Jack Hardy and his daughter, Morgan Hardy (2006)
Two of my short pieces (a story and an essay) that will be published within the year include lyrics from Jack Hardy’s songs. (Read some posts about Jack here.) In my response to his family’s granting permission for me to use his words, I wrote:
His music has been (and continues to be) the tea in which my soul steeps, often, almost without thought, which must be why the lyrics make their way into my writing. I know that part of what he intended with his songs was that they be incantatory. I hope that in immortalizing them in these short pieces, his incantations will ripple outward…
This is how life works. And what glorious tea in which to steep!
(What are you steeping in right now? How does your life-tea suit you?)
Thinking about Jack Hardy today, this May Day. (Here’s my homage to Jack.) I can’t find a clip of him playing the song, but here are the lyrics, for your edification, on this fine first day of May…
May Day by Jack Hardy
it's not like pan to play his flute
for those who dance for fun
the fire flickers through poison roots
where chance is on the run
it's not elves to hide their gold
where fortune seekers dive
though pirate lore and island shore
yield only ransomed lives
there's may day and may wine
and may i please come home
but the briar grows before the rose
and neither grows alone
we'll dance tonight 'til we faint in the light
of the dawn's sweet song of spring
'round the may pole like a day stole
like our feet are borne of wings
it's not sirens to sing their songs
for sailors with cautious ears
they lure no coward right or wrong
and trade not death for fear
it's not like kings to yield their wines
for hundreds of years of war
though drop by drop the ancient vine
paints blood on every door
it's not like girls to give consent
to men of ragged prose
though poets sing of nursery rhymes
their cradles are filled with hope
it's not like me to give my heart
in these drowsy daffodil days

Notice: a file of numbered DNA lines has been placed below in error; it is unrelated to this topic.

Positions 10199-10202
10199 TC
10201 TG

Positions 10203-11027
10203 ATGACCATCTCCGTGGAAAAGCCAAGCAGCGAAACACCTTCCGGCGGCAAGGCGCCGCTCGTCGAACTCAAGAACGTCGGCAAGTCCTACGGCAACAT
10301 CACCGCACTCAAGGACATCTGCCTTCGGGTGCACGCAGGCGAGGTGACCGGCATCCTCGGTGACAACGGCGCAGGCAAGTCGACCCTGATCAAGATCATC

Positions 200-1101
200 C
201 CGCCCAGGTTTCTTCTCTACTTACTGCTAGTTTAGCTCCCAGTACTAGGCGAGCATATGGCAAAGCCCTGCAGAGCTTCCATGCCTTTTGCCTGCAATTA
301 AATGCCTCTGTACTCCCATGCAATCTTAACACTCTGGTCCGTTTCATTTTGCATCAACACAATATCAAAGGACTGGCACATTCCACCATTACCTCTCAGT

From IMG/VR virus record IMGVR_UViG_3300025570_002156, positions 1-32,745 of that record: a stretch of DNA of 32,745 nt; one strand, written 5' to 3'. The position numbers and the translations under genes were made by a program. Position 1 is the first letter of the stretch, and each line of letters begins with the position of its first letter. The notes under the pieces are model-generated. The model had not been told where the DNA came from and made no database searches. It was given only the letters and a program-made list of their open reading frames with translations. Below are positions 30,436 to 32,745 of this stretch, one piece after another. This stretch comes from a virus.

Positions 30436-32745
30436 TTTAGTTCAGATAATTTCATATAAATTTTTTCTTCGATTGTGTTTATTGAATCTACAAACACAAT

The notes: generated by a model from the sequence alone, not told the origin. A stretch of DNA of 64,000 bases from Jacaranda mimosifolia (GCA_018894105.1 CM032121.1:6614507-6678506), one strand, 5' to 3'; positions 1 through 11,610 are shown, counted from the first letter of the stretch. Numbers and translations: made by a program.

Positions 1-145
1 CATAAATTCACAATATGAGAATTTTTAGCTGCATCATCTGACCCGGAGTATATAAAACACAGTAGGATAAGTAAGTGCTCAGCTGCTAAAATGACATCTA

though dreams they douse the timid spark
where sleep presents its plays
it's not like saints to tell their tales
of nights on windswept moors
where death defies the dreams of fate
to close the cellar door
it's not like shepherds to lay them down
when wolves are on the prowl
though songs they scare the waking town
an ill wind has no howl
In the car this morning, listening to my daughter’s “mixed tape” (a CD, actually) that includes Jack Hardy’s song, “Blackberry Pie,” I got sad again about Jack’s passing. Since he died, I haven’t not been sad about it, but there are moments when there’s an upwelling I can’t ignore or fake my way out of. I told my daughter that it makes me happy and sad to hear Jack’s songs. After she informed me that I should not sing the song because, “I’m Jack Hardy and I get to decide who sings my songs,” we had an interesting conversation about how he wrote those songs, and how they are his, but he also gave them to us, so they are also ours. She agreed.
Here are the lyrics:
i stopped all day to pick wildflowers
down by the banks where the blackberry grows
all in the shadows of the late autumn hours
all in the brambles and the late blooming rose
i picked all of the white ones and picked all the blues
for those are the ones that would go with her dress
and i'll dance tonight, wear holes in my shoes
'til i am the one that she loves the best
so dally down where the river runs
where the forest bathes the senses clean
dally down where the fiery sun
and the rhythm moon makes a faery dream
and you might think that my heart would lie
that many a girl had caught my eye
but my heart all along belongs to the girl
who baked me a blackberry pie
though i've stayed single all of these years
'tween the twisting rope and the wounding wind
never staying long enough to see the spring
where i had seen the harvest in
and i don't give a tinker's damn for the road
though many they say i'm bound to roam
and i just might be the last one in
though i will be coming home
and many a glass i'll drink tonight
where the wine-red hand is from work or fight